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Lecture

Lecture 3a
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Department
Psychology
Course
PSYC 1200
Professor
Jason Leboe- Mcgowan
Semester
Fall

Description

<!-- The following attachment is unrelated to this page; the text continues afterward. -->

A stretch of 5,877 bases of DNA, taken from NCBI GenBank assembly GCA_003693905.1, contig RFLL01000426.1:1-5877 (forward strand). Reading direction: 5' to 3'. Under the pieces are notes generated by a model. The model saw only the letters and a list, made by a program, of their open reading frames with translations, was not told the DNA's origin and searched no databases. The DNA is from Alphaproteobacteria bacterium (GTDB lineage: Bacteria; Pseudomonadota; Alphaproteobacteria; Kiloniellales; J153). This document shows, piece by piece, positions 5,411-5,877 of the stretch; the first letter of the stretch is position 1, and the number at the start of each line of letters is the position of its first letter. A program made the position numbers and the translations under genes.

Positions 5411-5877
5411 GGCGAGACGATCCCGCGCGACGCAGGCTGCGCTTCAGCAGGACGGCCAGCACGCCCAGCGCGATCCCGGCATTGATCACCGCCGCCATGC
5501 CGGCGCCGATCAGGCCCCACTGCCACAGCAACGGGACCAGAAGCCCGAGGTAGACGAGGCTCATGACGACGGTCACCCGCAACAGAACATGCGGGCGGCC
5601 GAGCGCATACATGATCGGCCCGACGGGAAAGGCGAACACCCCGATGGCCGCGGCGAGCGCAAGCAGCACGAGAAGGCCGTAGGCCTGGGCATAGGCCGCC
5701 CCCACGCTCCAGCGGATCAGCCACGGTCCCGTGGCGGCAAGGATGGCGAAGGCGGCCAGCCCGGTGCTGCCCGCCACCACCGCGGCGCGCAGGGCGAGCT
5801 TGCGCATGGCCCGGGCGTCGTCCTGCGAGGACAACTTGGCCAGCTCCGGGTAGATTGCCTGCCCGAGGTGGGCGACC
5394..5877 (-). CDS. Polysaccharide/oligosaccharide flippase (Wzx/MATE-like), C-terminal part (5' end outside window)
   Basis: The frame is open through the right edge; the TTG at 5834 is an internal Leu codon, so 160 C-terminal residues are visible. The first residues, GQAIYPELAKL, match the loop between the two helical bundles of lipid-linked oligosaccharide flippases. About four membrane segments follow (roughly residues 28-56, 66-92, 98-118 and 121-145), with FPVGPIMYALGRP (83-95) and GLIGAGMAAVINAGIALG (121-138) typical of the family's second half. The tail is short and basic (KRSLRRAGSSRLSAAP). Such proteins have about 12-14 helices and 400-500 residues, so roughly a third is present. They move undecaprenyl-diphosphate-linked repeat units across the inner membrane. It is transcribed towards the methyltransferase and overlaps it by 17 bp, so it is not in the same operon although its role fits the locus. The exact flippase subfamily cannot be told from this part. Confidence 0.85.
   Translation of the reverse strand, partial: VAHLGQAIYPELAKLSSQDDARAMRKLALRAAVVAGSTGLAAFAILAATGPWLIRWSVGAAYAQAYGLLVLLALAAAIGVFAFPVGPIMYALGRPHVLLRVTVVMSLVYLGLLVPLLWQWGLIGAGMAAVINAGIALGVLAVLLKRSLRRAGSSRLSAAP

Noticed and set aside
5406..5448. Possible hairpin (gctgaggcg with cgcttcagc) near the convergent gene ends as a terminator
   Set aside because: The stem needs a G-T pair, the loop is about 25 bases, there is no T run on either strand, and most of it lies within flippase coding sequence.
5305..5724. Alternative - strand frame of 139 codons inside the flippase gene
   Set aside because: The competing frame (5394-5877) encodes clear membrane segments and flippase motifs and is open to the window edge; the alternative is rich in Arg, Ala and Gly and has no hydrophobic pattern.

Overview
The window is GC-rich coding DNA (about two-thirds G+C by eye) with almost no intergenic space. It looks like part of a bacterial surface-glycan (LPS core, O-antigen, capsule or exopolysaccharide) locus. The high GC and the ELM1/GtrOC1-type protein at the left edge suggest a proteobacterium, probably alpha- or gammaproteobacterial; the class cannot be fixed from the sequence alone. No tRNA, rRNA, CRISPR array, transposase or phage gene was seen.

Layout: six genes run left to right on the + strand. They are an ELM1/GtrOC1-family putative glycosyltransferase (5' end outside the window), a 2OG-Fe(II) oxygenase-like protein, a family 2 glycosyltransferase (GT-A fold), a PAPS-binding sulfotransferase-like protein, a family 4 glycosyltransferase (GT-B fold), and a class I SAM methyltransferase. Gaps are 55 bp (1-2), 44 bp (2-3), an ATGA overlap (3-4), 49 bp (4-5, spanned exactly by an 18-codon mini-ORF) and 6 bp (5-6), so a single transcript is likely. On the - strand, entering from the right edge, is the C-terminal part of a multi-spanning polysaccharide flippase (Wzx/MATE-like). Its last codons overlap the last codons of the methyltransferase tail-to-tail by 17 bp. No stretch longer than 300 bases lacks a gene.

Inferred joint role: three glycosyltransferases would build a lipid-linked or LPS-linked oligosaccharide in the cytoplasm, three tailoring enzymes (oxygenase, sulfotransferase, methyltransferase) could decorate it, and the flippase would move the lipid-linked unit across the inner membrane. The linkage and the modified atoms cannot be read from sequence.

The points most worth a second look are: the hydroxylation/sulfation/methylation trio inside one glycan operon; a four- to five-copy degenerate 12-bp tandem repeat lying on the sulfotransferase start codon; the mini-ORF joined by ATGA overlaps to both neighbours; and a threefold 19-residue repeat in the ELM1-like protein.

PSYC 1200 Lecture 3a Chapter 4: Becoming Aware of What’s Out There Sensation Process of receiving information from the external and internal world. Stimulation of sense organs e.g. pain, hunger, light waves, sound waves Perception To impose a meaningful interpretation on the information sensation provides. We perceive a version of what reality might be, but it can deviate from actual reality Selection, organization and interpretation of sensory input Process of 1. Sensory organs absorb energy from stimuli in the environment. Sensation and 2. Sensory receptors convert stimulus energies into neural impulses, which are sent to the brain. Perception 3. Perception is the brain organizes this input and translates it into something meaningful. Muller Lyer Illusion If two objects project the same size image on your retina, the one perceived as further away will be perceived as bigger/longer. The corners of square buildings have angles/arrowheads at the top either facing down when the corner is coming towards you or facing up where the corners are going away from you. Societies without these square buildings do not develop Muller Lyer Illusions. Visual Contrast Two colors that are exactly the same, but appear in different backgrounds, appear to have different brightness. Effect Perception operates by the relative color of brightness according to the darkness of the background it’s encountered in; darker background makes a color appear brighter. Ponzo Illusion The top line appears longer When lines converge, it indicates that something is further away. When two objects have the same retinal size, whichever one is perceived as further away is perceived as larger. Poggendorff Illusion The two lines appear not lined up, but they do line up exactly if you line them up with a ruler. Upside-down T The vertical line appears longer than the horizontal line, but they are the same length. Since the vertical line bisects (divides) the horizontal line, we perceive the horizontal line to be shorter. Zollner Illusion It appears that the lines are not parallel, but they are. The other bars cutting into the lines give the illusion that they are not. Impossible Figures Figures that cannot exist because they do not make sense. When you give a person a stimulus that is difficult to understand, you start to feel the perceptual processes that work. Sense Organs Eyes for seeing; tongue for tasting; nose for smelling; ears for hearing and balance; skin for touching/sensing heat/pain; muscles for sensing body movement. Sense Receptors Each person has receptors specialized for each type of input that converts sensory information into neural signals that the brain can interpret. Johannes Muller Suggested the Doctrine of Specific Nerve Energies: (1926) People experience different types of sensations because sense organs send signals to different parts of the brain. Doctrine of Specific Explains how different sensory modalities are perceived differently, but does not explain different types of perception Nerve Energies within the same modality (e.g. loud vs. quiet; red vs. blue; bitter vs. sweet). These patterns are explained by patterns of neural messages within a specific brain area. Synaesthesia Stimulation of one sensory modality evokes sensation in another modality. e.g. colors associated with seeing numbers, taste or smell associated with an experience. Chapter 4: Sensation and Perception 1 PSYC 1200 Lecture 3a Chapter 4: Vision Vision The basis for sight is light energy which reflects off objects and surfaces and travels in waves. Characteristics of these waves affect 3 psychological dimensions of our visual world: hue, brightness, saturation. Hue/color Wavelength of light energy leads to perception of hue/color. Everything we see and perceive is based on the reflection of light off of objects. Light strikes objects, bounces off it and slams into the back of our retina, which allows us to perceive visual information. Longer Wavelengths = orange/red = 660 nm and up Shorter Wavelengths = violet/blue = 470 nm and below All Wavelengths Combined = white Brightness Amplitude of light energy leads to perception of brightness/intensity. The more light is reflected by an object, the brighter it appears. Saturation Involves the range of wavelengths reflected. Single Wavelength = pure light = colour is vivid and described as highly saturated. Multiple Wavelengths = complex light = colour is dull and described as low in saturation. e.g. Bright red is highly saturated because it mainly consists of red wavelengths. Pink is low in saturation because it is mixed in with red wavelengths and other wavelengths. Additive Mixing Mixing light is additive because you are adding in different wavelengths. All wavelengths combined make white light. Subtractive Mixing Mixing paint is subtractive because paints have pigments in them which capture some of the wavelengths. If wavelengths are being captured, they are not being reflected out, so they do not reach your eye and you see black. Cornea Front of the eye that is rounded and transparent to help bend light towards the lens. Lens Can be made fat/curved (light bends a lot) or skinny (light bends a little). Fat lens is for bringing close objects into focus. Skinny lens is for bringing far objects into focus. As a person ages their lenses become less flexible. Near-sightedness The lens improperly focuses the light and bends it too soon Focus point falls in front of retina. Far-sightedness The lens does not bend the light enough. Focus point falls behind the retina. Iris Controls how much light enters the eye through the pupil. If bright outside, iris constricts letting less light in; also indicates that you are bored.
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